Ellen Remembered

A tribute to the life of Ellen Bresee.

Sharon Cress is editor of the Journal

Ellen Louise (Hendrickson) Bresee was born in Puyallup, Washington, USA, January 15, 1928, and died peacefully in her sleep, July 13, 1997, after a twelve-year battle (including 60 months of chemotherapy treatments) with cancer.

Ellen met her husband, Floyd, former Secretary of the Ministerial Association at Walla Walla College and joined her life and ministry with his on September 5, 1948. Together, they served as instructors at Columbia and Laurel wood Academies and in pastorates throughout Oregon; Lincoln, Nebraska; and Keene, Texas. There, Ellen served as Family Life Director for the South­western Union. They also served on the staff of Union College, Lincoln, Nebraska, for 16 years.

For ten years, concluding with their retirement in 1992, Ellen and Floyd served the Ministerial Association of the General Conference of Seventh-day Adventists where she, along with Marie Spangler, founded Shepherdess International, the entity of the Association which provides nurture, encouragement, and training resources for ministers' wives. In fact, it is fair to say that Shepherdess International would not exist if it had not been for Ellen's determination and tenacity.

Ellen received the President's Award from the Association of Adventist Women in 1992, and she was chosen as Woman of the Year for Church Life in 1995. The plaque which honored her reads, "for undaunted spirit, validating and enhancing the work of ministers' wives, worldwide."

Ellen, a mother and homemaker at heart, is survived by her husband, Floyd; her mother, Opal Hendrickson; her only brother, Larry Hendrickson; one daughter, Tamara; three sons: Terry, Ted, and Tim along with his wife, Wendy; and two grandchildren: Katie and Lily.

During memorial services, July 14, at Medford, Oregon, Ellen was eulogized by Bruce Johnston, former president of the North Pacific Union. Special tribute to her ministry was presented by current Shepherdess Coordinator, Sharon M. Cress, and Ministerial Association Secretary, James A. Cress. Alf Birch, of the Oregon Conference, also paid tribute to her influence in the conference where Ellen and Floyd had retired.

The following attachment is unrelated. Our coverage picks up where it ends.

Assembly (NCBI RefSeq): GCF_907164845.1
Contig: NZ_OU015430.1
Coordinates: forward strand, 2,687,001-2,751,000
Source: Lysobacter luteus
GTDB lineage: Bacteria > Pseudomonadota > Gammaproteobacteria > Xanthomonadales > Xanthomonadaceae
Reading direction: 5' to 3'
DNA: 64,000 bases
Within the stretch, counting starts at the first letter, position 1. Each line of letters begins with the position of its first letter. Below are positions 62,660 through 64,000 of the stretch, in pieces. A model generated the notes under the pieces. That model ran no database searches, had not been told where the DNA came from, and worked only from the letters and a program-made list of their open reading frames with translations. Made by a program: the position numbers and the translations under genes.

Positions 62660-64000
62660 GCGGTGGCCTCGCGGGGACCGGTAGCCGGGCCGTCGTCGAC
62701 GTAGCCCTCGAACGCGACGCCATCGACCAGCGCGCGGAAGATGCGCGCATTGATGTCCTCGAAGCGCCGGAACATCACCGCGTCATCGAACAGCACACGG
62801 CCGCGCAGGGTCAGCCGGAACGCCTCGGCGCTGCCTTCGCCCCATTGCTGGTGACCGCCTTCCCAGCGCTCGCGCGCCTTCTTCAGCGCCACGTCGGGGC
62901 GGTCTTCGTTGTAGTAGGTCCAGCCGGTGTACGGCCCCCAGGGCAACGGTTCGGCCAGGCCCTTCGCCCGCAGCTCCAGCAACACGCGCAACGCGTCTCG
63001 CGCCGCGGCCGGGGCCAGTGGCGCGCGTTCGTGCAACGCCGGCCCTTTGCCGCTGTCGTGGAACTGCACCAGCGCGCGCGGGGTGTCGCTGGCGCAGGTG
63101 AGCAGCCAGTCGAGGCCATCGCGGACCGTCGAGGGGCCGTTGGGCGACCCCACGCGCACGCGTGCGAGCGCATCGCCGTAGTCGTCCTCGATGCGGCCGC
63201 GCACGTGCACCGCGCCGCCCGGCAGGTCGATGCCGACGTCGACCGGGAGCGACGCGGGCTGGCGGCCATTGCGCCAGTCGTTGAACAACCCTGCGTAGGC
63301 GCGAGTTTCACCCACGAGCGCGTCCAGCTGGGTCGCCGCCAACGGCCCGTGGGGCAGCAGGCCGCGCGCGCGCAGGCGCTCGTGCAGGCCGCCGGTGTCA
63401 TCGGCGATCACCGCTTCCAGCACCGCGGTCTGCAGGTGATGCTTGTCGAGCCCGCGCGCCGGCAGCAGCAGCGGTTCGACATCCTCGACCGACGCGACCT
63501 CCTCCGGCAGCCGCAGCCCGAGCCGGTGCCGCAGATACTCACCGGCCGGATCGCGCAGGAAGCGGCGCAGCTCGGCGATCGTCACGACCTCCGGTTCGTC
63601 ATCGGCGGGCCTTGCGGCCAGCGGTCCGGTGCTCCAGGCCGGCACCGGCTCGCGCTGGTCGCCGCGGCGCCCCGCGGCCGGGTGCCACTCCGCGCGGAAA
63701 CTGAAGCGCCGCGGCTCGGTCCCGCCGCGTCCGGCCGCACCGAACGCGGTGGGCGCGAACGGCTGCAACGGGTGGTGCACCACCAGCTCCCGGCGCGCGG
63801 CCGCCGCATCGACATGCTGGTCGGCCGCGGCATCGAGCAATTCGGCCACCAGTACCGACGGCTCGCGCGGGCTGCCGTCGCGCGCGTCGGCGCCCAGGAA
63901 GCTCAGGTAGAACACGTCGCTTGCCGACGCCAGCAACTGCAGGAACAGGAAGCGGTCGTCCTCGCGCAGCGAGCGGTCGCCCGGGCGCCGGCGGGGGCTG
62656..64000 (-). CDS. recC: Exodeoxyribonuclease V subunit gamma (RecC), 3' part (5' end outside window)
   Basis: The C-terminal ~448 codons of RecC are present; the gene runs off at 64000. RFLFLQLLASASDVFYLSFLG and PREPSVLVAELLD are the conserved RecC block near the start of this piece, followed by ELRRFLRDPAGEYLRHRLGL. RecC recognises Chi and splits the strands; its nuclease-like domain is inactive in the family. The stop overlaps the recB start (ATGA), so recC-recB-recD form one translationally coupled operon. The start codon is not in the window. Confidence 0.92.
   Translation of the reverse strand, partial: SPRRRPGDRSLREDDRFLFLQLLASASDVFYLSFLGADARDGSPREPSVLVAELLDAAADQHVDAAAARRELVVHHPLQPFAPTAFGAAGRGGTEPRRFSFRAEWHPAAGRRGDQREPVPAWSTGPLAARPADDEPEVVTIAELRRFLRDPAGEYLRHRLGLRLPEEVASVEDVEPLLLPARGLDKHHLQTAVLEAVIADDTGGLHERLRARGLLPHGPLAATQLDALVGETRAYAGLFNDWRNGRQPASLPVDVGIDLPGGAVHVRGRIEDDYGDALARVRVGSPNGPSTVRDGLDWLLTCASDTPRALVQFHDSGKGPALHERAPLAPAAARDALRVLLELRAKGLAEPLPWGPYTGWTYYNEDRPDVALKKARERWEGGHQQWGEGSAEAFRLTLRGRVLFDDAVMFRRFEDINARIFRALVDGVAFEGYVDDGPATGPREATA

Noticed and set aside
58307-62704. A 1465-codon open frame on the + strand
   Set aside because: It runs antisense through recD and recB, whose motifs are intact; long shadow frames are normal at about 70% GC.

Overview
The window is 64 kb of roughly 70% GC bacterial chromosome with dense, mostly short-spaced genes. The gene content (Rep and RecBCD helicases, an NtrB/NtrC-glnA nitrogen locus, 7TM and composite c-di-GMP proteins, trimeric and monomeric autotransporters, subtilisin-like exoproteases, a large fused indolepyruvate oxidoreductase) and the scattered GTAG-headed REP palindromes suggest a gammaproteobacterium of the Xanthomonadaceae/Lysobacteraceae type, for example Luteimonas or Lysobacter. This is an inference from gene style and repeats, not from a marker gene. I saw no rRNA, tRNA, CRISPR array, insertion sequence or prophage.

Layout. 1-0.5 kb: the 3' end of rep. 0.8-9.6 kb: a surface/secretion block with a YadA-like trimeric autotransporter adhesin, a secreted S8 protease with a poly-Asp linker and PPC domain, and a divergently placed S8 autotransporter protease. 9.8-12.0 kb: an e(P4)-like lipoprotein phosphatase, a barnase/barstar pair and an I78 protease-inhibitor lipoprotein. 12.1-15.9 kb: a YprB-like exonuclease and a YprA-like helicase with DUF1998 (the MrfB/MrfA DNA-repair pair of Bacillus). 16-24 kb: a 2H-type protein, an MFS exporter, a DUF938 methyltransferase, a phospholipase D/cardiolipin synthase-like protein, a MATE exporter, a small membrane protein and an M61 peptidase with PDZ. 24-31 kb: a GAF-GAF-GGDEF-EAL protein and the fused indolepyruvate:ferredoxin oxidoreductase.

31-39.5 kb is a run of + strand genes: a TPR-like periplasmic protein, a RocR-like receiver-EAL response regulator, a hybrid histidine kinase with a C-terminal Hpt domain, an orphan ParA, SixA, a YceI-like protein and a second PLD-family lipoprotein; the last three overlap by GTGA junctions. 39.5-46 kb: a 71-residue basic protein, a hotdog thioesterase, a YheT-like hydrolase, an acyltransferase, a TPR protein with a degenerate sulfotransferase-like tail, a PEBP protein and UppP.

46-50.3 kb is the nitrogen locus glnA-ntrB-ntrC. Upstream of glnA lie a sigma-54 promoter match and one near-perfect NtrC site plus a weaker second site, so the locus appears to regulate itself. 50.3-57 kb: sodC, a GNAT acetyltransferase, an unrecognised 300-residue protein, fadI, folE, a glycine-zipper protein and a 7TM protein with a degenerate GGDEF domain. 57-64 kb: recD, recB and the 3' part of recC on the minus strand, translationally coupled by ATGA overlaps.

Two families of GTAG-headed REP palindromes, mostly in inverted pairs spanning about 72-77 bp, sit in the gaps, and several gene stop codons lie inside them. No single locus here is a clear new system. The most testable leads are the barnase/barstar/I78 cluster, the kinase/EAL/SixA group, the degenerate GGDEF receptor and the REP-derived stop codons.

Only in eternity will the full impact of Ellen's selfless life and devoted ministry be fully comprehended. Until that glad resurrection, the influence of her life will be continually felt in the lives of pastoral families around the globe. "Even so come quickly, Lord Jesus!"

Sharon's Tribute at Ellen's Funeral

"On behalf of pastors' wives around the world, I would like to pay tribute to Ellen.

Shepherdess International would not exist if it had not been for Ellen's vision. Along with Marie Spangler, they began the uphill struggle to bring Shepherdess International into a regularized ministry. As a pastor's wife herself, Ellen knew the unique challenge these special women face everyday, and she sought to organize a nurturing entity for them.

It took tenacity and fortitude, and she related to me that there were deep valleys of frustration and discouragement when some church leaders did not share her dream.

Ellen persevered. Shepherdess International was officially organized and became the tool to enable these special women to become "paraprofessionals," a word she loved to use.

In the last four years, I have followed Ellen's footsteps and around the world, pastors' wives always express their love and appreciation for her ministry to them. She was a mentor and role mode] to so many.

On a personal note, when Ellen retired and I was asked to assume the work of serving these thousands of clergy spouses, I had no idea what to do. Gracious, unselfish, Ellen spent a couple of days tutoring me. She left me all her files, notes, records, and seminar outlines. And she never looked back to judge how I carried on her dream. She also told me who some of the snakes were and how to avoid being bitten and poisoned by their venom!

I'm looking forward to seeing Ellen again at Jesus' great fellowship dinner—the one where the pastors' wives neither cook nor clean up! Who can find a virtuous woman? We found Ellen, and she was worth far more than jewels. The sparkle of her life lives on in the faces of the women she met and inspired." *